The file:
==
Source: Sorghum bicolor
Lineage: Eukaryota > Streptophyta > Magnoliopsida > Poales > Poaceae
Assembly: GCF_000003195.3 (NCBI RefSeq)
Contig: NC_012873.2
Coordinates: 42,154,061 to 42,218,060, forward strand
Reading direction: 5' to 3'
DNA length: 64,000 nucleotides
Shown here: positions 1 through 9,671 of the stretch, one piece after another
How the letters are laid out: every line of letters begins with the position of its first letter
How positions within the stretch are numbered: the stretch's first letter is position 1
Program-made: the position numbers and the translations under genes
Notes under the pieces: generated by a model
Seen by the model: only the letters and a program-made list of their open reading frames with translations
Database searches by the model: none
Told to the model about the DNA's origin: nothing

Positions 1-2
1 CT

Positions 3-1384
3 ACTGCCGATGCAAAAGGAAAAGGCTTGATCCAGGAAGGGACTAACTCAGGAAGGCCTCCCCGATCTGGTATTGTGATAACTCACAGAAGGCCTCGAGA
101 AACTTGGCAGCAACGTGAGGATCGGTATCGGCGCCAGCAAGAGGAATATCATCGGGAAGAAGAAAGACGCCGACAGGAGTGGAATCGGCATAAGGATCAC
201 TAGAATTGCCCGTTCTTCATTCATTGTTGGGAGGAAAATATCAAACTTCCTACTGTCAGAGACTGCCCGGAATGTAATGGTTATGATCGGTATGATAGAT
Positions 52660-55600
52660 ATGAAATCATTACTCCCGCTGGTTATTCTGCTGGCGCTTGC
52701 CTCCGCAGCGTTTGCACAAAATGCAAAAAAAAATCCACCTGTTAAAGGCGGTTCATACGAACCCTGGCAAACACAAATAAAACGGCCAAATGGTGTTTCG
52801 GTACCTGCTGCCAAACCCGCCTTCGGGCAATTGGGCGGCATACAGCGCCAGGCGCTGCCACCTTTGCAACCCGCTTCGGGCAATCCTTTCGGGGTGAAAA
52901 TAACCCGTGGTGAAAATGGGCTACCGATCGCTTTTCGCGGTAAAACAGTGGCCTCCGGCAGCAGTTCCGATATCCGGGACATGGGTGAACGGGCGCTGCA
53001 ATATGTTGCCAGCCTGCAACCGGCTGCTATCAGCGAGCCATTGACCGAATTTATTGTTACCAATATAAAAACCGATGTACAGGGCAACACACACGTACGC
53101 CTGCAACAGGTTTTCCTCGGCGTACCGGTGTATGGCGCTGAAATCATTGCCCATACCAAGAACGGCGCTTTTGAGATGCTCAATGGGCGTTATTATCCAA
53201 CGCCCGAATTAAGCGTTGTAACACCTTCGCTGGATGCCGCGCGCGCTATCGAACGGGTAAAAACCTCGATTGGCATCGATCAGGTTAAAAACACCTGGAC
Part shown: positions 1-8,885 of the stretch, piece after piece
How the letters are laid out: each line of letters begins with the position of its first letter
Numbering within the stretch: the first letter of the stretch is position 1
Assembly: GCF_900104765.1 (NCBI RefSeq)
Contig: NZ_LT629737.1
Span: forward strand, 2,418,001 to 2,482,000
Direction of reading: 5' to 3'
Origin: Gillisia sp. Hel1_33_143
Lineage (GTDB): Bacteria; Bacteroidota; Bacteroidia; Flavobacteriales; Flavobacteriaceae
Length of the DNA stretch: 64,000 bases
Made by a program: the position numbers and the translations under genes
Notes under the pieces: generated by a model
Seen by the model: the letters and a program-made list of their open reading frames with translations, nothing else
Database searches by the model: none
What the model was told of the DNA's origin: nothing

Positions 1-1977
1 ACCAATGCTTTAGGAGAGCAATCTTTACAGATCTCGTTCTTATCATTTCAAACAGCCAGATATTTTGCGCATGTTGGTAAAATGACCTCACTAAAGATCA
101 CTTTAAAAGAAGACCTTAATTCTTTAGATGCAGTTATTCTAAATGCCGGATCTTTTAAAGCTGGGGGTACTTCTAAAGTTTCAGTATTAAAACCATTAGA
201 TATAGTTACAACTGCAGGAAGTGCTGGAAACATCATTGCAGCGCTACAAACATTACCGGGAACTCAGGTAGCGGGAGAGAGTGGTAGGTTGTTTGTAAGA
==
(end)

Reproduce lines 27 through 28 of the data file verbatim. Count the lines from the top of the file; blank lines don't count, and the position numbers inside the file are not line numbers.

53001 ATATGTTGCCAGCCTGCAACCGGCTGCTATCAGCGAGCCATTGACCGAATTTATTGTTACCAATATAAAAACCGATGTACAGGGCAACACACACGTACGC
53101 CTGCAACAGGTTTTCCTCGGCGTACCGGTGTATGGCGCTGAAATCATTGCCCATACCAAGAACGGCGCTTTTGAGATGCTCAATGGGCGTTATTATCCAA